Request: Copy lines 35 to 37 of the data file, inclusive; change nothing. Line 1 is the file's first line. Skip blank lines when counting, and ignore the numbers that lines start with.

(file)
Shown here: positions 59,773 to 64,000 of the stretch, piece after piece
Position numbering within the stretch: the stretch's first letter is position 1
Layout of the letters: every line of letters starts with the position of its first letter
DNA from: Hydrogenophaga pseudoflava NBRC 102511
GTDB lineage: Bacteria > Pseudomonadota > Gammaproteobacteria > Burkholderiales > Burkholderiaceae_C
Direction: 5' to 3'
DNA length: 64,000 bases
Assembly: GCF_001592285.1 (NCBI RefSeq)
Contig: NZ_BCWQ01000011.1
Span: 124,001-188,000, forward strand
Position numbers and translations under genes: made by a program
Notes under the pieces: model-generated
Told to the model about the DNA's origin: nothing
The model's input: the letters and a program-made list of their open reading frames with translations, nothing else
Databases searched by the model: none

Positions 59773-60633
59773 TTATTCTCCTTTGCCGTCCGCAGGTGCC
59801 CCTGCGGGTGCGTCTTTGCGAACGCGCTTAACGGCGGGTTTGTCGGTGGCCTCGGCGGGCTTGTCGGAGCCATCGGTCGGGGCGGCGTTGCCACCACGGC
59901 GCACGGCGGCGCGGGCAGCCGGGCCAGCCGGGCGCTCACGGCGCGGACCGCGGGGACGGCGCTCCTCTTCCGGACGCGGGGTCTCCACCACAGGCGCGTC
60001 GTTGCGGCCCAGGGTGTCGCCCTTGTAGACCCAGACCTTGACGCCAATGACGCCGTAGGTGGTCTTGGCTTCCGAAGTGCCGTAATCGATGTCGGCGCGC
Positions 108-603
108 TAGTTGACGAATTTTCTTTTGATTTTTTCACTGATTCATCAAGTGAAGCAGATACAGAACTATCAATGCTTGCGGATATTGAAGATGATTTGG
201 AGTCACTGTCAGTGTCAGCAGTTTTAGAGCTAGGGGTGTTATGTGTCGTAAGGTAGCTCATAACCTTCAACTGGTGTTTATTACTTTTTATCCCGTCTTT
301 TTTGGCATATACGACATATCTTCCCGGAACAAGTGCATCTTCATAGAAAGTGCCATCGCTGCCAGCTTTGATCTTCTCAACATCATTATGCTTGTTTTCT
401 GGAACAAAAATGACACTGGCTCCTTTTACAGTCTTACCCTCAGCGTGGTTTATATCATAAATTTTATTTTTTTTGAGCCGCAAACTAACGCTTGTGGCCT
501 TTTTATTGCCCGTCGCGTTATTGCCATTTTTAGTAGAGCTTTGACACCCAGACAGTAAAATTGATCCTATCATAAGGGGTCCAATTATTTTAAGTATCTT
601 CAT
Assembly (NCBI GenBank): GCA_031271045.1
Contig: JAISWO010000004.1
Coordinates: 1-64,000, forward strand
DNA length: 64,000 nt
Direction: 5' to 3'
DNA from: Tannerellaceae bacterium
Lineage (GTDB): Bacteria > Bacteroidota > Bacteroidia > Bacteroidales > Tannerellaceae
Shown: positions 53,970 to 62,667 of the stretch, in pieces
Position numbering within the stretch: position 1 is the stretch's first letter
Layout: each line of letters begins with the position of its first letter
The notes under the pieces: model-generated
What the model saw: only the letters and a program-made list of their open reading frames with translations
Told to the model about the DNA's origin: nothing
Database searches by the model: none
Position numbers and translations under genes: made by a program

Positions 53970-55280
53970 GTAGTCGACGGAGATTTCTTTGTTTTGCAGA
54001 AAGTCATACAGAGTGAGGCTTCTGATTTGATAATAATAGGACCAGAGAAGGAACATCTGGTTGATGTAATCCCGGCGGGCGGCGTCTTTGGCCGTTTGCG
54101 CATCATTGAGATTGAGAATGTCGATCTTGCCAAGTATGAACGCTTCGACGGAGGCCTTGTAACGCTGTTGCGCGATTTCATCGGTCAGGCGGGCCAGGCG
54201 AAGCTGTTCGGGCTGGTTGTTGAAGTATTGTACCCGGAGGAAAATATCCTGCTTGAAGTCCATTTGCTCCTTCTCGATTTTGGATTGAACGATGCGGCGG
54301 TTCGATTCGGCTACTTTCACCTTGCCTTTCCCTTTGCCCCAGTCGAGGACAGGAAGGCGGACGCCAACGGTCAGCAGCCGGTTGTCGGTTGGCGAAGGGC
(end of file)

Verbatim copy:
Shown: positions 53,970 to 62,667 of the stretch, in pieces
Position numbering within the stretch: position 1 is the stretch's first letter
Layout: each line of letters begins with the position of its first letter